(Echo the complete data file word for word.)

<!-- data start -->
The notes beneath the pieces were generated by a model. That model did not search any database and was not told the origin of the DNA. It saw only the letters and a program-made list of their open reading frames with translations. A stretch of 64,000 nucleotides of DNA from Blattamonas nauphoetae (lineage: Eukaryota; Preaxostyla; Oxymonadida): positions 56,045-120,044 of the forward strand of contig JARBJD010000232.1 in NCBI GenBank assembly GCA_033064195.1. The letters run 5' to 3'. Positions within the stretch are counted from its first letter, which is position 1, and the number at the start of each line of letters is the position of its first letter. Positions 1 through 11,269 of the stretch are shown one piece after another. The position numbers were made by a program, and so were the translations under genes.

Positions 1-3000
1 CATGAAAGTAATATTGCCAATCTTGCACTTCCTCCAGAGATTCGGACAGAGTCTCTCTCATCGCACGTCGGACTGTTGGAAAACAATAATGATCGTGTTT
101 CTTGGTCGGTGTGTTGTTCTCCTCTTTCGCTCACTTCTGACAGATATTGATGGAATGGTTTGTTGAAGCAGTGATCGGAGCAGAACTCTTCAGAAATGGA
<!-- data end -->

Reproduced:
The notes beneath the pieces were generated by a model. That model did not search any database and was not told the origin of the DNA. It saw only the letters and a program-made list of their open reading frames with translations. A stretch of 64,000 nucleotides of DNA from Blattamonas nauphoetae (lineage: Eukaryota; Preaxostyla; Oxymonadida): positions 56,045-120,044 of the forward strand of contig JARBJD010000232.1 in NCBI GenBank assembly GCA_033064195.1. The letters run 5' to 3'. Positions within the stretch are counted from its first letter, which is position 1, and the number at the start of each line of letters is the position of its first letter. Positions 1 through 11,269 of the stretch are shown one piece after another. The position numbers were made by a program, and so were the translations under genes.

Positions 1-3000
1 CATGAAAGTAATATTGCCAATCTTGCACTTCCTCCAGAGATTCGGACAGAGTCTCTCTCATCGCACGTCGGACTGTTGGAAAACAATAATGATCGTGTTT
101 CTTGGTCGGTGTGTTGTTCTCCTCTTTCGCTCACTTCTGACAGATATTGATGGAATGGTTTGTTGAAGCAGTGATCGGAGCAGAACTCTTCAGAAATGGA